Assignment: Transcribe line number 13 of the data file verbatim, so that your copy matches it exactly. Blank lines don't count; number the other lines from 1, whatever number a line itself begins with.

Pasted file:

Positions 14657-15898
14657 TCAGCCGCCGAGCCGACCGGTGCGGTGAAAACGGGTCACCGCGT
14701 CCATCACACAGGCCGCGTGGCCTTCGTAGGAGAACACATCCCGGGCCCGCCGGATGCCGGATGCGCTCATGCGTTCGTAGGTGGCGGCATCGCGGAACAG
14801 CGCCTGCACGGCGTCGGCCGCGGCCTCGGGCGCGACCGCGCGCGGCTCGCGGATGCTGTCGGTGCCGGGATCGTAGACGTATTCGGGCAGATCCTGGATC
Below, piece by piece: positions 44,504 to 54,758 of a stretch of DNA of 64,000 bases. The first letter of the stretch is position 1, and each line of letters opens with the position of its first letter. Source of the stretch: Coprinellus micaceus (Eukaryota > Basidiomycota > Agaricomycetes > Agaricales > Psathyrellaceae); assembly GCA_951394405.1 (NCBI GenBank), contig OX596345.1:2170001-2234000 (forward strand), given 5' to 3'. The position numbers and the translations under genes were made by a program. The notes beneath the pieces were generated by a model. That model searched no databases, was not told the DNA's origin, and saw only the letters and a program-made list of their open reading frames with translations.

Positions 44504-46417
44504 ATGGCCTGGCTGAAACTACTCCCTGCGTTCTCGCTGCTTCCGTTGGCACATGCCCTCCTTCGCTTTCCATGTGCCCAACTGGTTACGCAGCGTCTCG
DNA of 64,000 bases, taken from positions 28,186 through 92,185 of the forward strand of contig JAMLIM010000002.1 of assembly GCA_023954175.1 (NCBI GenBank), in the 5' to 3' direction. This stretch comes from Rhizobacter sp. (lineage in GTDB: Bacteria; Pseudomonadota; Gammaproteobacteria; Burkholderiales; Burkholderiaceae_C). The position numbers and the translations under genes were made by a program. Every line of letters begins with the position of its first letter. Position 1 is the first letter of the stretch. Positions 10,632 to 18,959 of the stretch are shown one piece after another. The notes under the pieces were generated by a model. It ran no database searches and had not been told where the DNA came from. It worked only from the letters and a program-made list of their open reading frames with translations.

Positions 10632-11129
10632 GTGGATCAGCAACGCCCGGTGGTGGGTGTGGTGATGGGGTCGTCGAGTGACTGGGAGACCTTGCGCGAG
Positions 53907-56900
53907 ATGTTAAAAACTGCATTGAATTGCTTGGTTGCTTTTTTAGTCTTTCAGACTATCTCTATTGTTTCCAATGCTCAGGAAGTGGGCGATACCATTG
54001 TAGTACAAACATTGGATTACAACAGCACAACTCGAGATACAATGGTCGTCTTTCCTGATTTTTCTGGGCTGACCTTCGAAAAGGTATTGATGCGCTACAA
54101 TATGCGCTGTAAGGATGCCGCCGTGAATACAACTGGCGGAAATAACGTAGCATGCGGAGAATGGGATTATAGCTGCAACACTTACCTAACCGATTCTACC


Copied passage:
54001 TAGTACAAACATTGGATTACAACAGCACAACTCGAGATACAATGGTCGTCTTTCCTGATTTTTCTGGGCTGACCTTCGAAAAGGTATTGATGCGCTACAA